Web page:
The nature of women’s friendships runs so deep. It’s remarkable how we reach out to each other and step in without a thought when stepping in is what’s required, or stay back when we sense it’s desired.
“I can’t do it.” “I’ll help you.”
“I’ve gained weight.” “You look beautiful.”
“I can’t find the right dress.” “You can borrow mine.”
“My life is a mess.” “You’ll get through it, and I’ll be there with you.”
We alternate between being mothers, sisters, daughters, best friends … all those roles we play and we do it with love.
Sometimes it means sitting up all night with a friend whose heart is broken; sometimes it means telling her she needs to let go a little; and sometimes it just means bringing frittatas and blintzes.
We recently helped our friend, Phyllis, who was hosting a baby shower. It was a day full of joy and love, with guests of all ages, both family and “non-bloods” as she calls them, all coming together to enjoy a spring day in the garden and wish the new parents well. Phyllis is so creative and clever, hanging baby clothes from the trees and using teddy bears as centerpieces on the buffet table. Clearly, no assistance would have been needed but for the fact that she had a time problem and was a little stressed out about getting everything done. In we stepped, all of her portable quiche-a-go-go friends.
Sheila made an amazing raspberry whipped cream layer cake topped with blue fondant polka dots and tiny little toy ducks; Carolyn made a pasta salad with sun-dried tomatoes and olives; and we arrived with antipasti, several egg creations, and lemon squares for dessert.
Added to the gorgeous table spread of bagels and lox, yogurt parfaits, sliced banana bread, tiny bear-shaped peanut butter and jelly sandwiches for the little kids, and mini-brioche sandwiches of ham, cheddar, and chutney for the grown-ups, there were enough choices for everyone’s taste. There was even a dish of celery sticks filled with pimiento cheese, straight from the Memphis kitchen of Tom Flournoy because how could our southern girl not have pimiento cheese at a party?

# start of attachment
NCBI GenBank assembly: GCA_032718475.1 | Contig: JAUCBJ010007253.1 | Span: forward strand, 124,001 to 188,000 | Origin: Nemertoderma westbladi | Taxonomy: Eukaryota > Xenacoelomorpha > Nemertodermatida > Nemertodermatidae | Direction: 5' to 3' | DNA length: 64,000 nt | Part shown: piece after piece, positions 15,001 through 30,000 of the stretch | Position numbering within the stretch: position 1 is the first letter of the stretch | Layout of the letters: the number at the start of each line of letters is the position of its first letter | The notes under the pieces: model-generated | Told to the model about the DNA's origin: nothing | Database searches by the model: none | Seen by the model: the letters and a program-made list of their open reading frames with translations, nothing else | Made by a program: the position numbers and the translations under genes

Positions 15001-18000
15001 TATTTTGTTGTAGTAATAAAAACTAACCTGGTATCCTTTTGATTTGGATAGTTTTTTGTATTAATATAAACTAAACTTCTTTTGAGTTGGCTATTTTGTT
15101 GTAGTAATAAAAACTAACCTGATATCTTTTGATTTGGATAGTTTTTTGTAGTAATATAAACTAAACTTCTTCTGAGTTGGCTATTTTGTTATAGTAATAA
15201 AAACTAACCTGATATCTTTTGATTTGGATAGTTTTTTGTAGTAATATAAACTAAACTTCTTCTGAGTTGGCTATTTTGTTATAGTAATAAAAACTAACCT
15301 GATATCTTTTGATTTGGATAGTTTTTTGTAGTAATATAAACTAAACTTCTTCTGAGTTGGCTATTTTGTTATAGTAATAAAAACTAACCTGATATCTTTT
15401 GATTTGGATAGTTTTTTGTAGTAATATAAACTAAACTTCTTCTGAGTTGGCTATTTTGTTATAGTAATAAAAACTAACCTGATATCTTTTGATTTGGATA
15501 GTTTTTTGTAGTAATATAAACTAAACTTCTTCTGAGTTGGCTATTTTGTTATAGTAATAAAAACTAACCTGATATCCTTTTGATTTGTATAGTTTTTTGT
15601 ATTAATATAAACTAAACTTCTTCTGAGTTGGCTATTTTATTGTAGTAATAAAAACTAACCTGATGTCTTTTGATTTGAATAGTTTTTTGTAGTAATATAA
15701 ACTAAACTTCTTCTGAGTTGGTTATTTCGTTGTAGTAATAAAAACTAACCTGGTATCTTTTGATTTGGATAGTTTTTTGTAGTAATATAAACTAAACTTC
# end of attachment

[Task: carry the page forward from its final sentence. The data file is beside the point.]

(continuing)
We brought a fabulous spinach quiche (Nora Ephron says there’s no reason not to use frozen pie crusts, and we listened!), an amazing roasted vegetable frittata, a potato basil frittata with caramelized onions, and a retro dish inspired by parties in days gone by: a cheesy blintz soufflé that holds up as a classic after all these years.
Help for a friend can come in many forms. We here at food and friendship believe it’s not just the catering of the food but the catering to the soul that means love. And when the signal comes, like Batman in an apron, we answer the call.
Roasted Vegetable Frittata
(from How Easy is That? by Ina Garten)
1 small zucchini, 1-inch diced
1 red bell pepper, seeded and 1 1/2-inch diced
1 yellow bell pepper, seeded and 1 1/2-inch diced
1 red onion, 1 1/2-inch diced
1/3 cup good olive oil
Kosher salt and freshly ground black pepper
2 teaspoons minced garlic (2 cloves)
12 extra-large eggs
1 cup half-and-half
1/4 cup freshly grated Parmesan cheese
1 tablespoon unsalted butter
1/3 cup chopped scallions, white and green parts (3 scallions)
1/2 cup grated Gruyere cheese
Preheat the oven to 425 degrees F.
Place the zucchini, peppers and onion on a sheet pan. Drizzle with the olive oil, sprinkle with 1 1/2 teaspoons salt and 1/2 teaspoon pepper and toss well. Bake for 15 minutes. Add the garlic, toss again and bake for another 15 minutes. Remove from the oven and turn the oven to 350 degrees F.
Meanwhile, in a large bowl, whisk together the eggs, half-and-half, Parmesan, 1 teaspoon salt and 1/2 teaspoon pepper.
In a 10-inch ovenproof sauté pan, melt the butter and sauté the scallions over medium-low heat for 1 minute. Add the roasted vegetables to the pan and toss with the scallions. Pour the egg mixture over the vegetables and cook for 2 minutes over medium-low heat without stirring. Transfer the pan to the oven and bake the frittata for 20 to 30 minutes, until puffed and set in the middle. (Note: We had to cook this a little longer than 30 minutes for the middle to set; it may vary with different ovens). Sprinkle with the Gruyere and bake for another 3 minutes, until the cheese is just melted. Cut into 6 or 8 wedges and serve hot or at room temperature.
(adapted from Cookery for Entertaining by Marlene Sorosky)
This may be assembled a day ahead and baked before serving.
1/4 pound butter, softened
1/3 cup sugar
6 large eggs
1 1/2 cups sour cream
1/2 cup orange juice
1 cup all-purpose flour
2 teaspoons baking powder
Blintz filling (see below)
Blueberry syrup or assorted jams (optional)
Blintz filling: (In a medium bowl or food processor fitted with the metal blade, combine all ingredients until blended.)
1 8-ounce package cream cheese, cut up
1 pint small curd cottage cheese (2 cups)
2 egg yolks
1 tablespoon sugar
1 teaspoon vanilla
Preheat oven to 350 degrees. Butter a 13″ x 9″ baking dish and set aside. In a blender or large bowl, mix butter, sugar, eggs, sour cream, orange juice, flour, and baking powder until blended. Pour half the batter into prepared baking dish. Prepare Blintz filling.
Drop filling by heaping spoonfuls over batter in the baking dish. With a knife, spread filling evenly; it will mix slightly with the batter. Pour remaining batter over filling. Unbaked soufflé may be covered and refrigerated several hours or overnight until ready to use.
Before baking bring soufflé to room temperature. Bake uncovered 50 to 60 minutes or until puffed and golden. Serve immediately with sour cream and blueberry syrup, or assorted jams.